Vicksburg's Long Shadow
The Civil War Legacy of Race and Remembrance
"Waldrep shows how reunions, memorial days, and the establishment of a national cemetery and the Vicksburg National Military Park kept alive racial memories of the battle, promoting patriotism military heroism....Highly recommended."—Library Journala
Waldrep's careful delineation of the ways that northerners and the federal government shaped the southern landscape adds nuance to our understanding of the power of the Lost Cause. At the same time, Waldrep is careful to remind us that northern memories of the war were often no more focused on emancipation and no less distorted than those of white southerners. This is the true enduring shadow of the war. —Anne Sarah Rubin, Journal of American History 94 (June 2007):284-5.
Waldrep...manages to effectively balance the stories of the siege and battle, the postwar commemoration, and the racial and political implications of memory. After a clearly argued introduction, Waldrep signals his focus on race in a prologue that details the reaction of Vicksburg slaves to the beginning of the war.... His chapter on Vicksburg in the Civil War provides an excellent introduction to the siege and battle itselrf, and Waldrep does a particuarly good job of explaining the significance of black soldiers' service at Milliken's Bend while also providing interesting portraits of Ulysses S. Grant and William T. Sherman....
This is a daring argument, and Waldrep largely persuades.... Waldrep forces us to confront the role that both northerners and southerners played in repudiating racial change after the Civil War.—Sarah J. Purcell, Grinnell College, Journal of Southern History 73 (November 2007):926-7.
In the tradition of the best scholarship on Civil War memory, Christopher Waldrep explores the ways that particular individuals and groups — Confederates and Unionists, white women and African Ameicans, former generals and soldiers, Washington bureaucrats and entrepreneurs — labored to shape the memory of the battle of Vicksburg, Mississippi, during the decades following the Civil War. In doing so, Waldrep also raises questions regarding two additional bedrock assumptions of Cuivil War scholarship: that late nineteenth and early twentieth-century white southerners were unstintingly devoted to the Lost Cause, and that, while the North won the war, the South won the peace....
In this richly textured analysis of a vital episode of Civil War history and memory, Waldrep deftly weaves together multiple strands of the Vicksburg story. African Americans and their understandings of Vicksburg do not disappear from the narrative.... The emphasis on generals' memoirs, and especially on the actions of the federal government, draw attention to less well-known actors in the development of Civil War memory.... a well-told and engaging story that has much to offer....— Kathleen Clark,
University of Georgia, American Historical Review 112 (October 2007):1180-1.
The artifacts uncovered for Vicksburg's Long Shadow: The Civil War Legacy of Race and Remembrance include 633 endnotes. There are references from the Civil War generals' memoirs. . . but many more taken from the journals, letters, and diaries of ordinary soldiers and civilians of Vicksburg during the war and Reconstruction era. . . . What is clear from his findings is the warning to any culture setting out to right another culture's wrongs: Understand the culture and its myths, it is one thing to prevail over it militarily. It is quite another to change its beliefs."—Tom Dodge, Dallas Morning News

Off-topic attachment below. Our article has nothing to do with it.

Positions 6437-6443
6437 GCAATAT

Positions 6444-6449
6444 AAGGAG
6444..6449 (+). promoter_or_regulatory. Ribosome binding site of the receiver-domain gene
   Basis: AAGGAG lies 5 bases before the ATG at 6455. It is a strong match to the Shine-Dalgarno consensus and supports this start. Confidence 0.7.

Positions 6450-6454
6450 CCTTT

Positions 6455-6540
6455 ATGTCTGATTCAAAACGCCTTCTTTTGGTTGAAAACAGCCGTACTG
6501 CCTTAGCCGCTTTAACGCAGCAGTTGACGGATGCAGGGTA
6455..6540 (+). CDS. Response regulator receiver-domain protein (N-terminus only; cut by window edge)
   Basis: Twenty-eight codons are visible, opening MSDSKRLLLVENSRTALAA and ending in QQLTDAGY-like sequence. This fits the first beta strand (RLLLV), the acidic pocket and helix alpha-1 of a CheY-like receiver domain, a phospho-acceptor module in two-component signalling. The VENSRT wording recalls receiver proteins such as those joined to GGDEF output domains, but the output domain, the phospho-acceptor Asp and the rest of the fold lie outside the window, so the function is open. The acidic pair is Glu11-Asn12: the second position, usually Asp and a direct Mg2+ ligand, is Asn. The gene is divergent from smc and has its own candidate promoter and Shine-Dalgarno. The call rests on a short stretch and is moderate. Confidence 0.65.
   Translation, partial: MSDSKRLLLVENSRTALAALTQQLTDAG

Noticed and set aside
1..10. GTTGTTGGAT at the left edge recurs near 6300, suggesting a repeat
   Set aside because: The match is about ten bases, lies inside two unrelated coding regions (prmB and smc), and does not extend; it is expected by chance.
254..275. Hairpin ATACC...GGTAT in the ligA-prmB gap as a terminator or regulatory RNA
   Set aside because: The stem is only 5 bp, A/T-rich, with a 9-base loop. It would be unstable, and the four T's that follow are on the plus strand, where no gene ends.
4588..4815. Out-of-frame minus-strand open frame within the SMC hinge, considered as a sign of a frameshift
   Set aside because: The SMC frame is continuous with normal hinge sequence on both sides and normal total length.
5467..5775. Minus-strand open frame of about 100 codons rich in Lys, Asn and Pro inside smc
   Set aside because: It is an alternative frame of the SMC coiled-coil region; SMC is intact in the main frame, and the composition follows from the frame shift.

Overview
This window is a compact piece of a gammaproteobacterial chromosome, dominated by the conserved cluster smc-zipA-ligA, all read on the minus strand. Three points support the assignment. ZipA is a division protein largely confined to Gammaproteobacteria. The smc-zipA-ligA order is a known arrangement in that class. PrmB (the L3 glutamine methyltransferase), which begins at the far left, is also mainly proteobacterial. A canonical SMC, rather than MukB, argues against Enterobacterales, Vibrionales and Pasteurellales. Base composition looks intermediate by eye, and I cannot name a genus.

Waldrep shows how reunions, memorial days, and the establishment of a national cemetery and the Vicksburg National Military Park kept alive racial memories of the battle, promoting patriotism and military heroism....Highly recommended.—Library Journal
"Waldrep excels in exploring the political minefield of northern veterans creating a park to Grant's success in a Southern city. Along the way, he confronts slavery's lingering legacy of racism and the federal government's concession to the Lost Cause interpretation of the war. Vicksburg's Long Shadow teaches us much about how national battlefield parks are created and Civil War memories constructed."—Dwight T. Pitcaithley, Chief Historian (retired), National Park Service
"The only thing most people know about the issue of Civil War memory in Vicksburg, Mississippi is that many locals refused to celebrate July 4th for years after the War. By studying a large cast of characters from the 1860s through the 1930s, this unique and thoroughly researched work shows that the competing memories of the Civil War involved African Americans fighting for emancipation, the defiance of local whites, the strategies of generals, the commitment of various soldiers, the issue of reconciliation, and, finally, the irony of a federally funded park that Vicksburg's residents welcomed and celebrated."—Ted Ownby, University of Mississippi
"With unusual clarity, penetrating insight, and wry understatement, in Vicksburg's Long Shadow Chris Waldrep unravels the how and why of the Civil War commemorations of Vicksburg, Mississippi. Like the best of the 'new' memory studies, Waldrep explains historical remembrance as a function of prevailing power. White northerners, not white southerners, generally fashioned Vicksburg's historical landscape, all the while solidifying the federal government's influence and power. Vicksburg's Long Shadow combines fresh primary research and informed synthesis. Waldrep's book is an original addition to the growing field of Civil War-era historical memory."—John David Smith, University of North Carolina at Charlotte
"A fascinating analysis of how the aftermath of the Vicksburg campaign impacted soldiers, generals, African-Americans, American society north and south, and the city itself."—Michael B. Ballard, author of Vicksburg: The Campaign that Opened the Mississippi